ERC Advanced Investigator Grants are each worth up to 2.5 million (in exceptional cases as much as 3.5 million) euros over 5 years, and are intended for established researchers in all disciplines who wish to undertake highly ambitious and innovative projects that promise to break new ground in their respective fields.
Klaus Dolag is an astrophysicist, a specialist in computer-assisted cosmology, and Head of the Computational Center for Particle and Astrophysics in the Munich-based Cluster of Excellence “ORIGINS”. Throughout his scientific career, Dolag has focused on simulating the processes that gave rise to the large-scale structures that characterize the observable Universe, and has developed completely new models to study their evolution. For example, he created the first simulation that explicitly incorporated the contribution of magnetic fields to the formation of galaxy clusters.
COMPLEX: Combination of large- and small-scale simulations
In his ERC project (acronym ‘COMPLEX’) he plans to refine his simulation models still further. In essence, his goal is to successfully combine the essential features of models that were developed to capture the evolution of structure on very different scales. This would enable simulations to trace the formation of very large-scale structures such as galaxy clusters, while at the same time taking processes that act on much smaller length scales – such the physics of plasmas – into account. This approach aims at identifying the key processes responsible for determining the detailed composition of largest known structures in the Universe. Dolag will use his ERC Advanced Grant to assemble a team of researchers who will investigate these issues in detail numerically with the aid of newly designed computer-based models.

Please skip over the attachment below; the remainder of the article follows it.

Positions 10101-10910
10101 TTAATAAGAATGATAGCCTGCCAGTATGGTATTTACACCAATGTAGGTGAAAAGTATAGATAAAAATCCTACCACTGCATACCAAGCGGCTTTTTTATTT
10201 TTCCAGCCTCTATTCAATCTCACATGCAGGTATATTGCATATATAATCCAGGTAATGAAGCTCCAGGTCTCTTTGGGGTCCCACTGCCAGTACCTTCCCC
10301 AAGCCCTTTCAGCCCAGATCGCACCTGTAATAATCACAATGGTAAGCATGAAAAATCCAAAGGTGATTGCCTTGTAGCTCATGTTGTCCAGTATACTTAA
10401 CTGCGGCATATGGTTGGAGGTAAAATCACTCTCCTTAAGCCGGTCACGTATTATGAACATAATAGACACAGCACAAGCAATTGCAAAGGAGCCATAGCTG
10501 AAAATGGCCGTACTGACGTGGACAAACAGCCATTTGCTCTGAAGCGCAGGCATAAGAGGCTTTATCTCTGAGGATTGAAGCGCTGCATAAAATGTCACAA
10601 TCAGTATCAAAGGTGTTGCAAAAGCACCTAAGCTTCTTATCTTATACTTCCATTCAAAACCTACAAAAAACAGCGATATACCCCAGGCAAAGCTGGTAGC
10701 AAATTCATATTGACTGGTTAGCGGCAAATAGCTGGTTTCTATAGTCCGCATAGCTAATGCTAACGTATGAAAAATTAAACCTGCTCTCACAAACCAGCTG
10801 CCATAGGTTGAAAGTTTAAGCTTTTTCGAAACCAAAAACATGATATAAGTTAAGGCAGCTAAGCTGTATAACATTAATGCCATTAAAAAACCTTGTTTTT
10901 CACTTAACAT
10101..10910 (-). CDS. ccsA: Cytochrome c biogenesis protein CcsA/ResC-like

Klaus Dolag obtained his PhD in 2000 for work done at the Max Planck Institute for Astrophysics in Garching. He joined the Department of Computational Astrophysics at LMU in 2010, and completed his Habilitation in 2012. Years of experience in the development of numerical algorithms and codes have enabled him to make pioneering contributions to complex simulations of the evolution of structure in the cosmos, including the most detailed and data-intensive hydrodynamic simulation of cosmic evolution ever undertaken – Magneticum Pathfinder. As a leading member of the International Planck Collaboration, he has shared several important prizes, including the 2018 Gruber Cosmology Prize.
PD Dr. Klaus Dolag
Tel. +49 89 2180 5994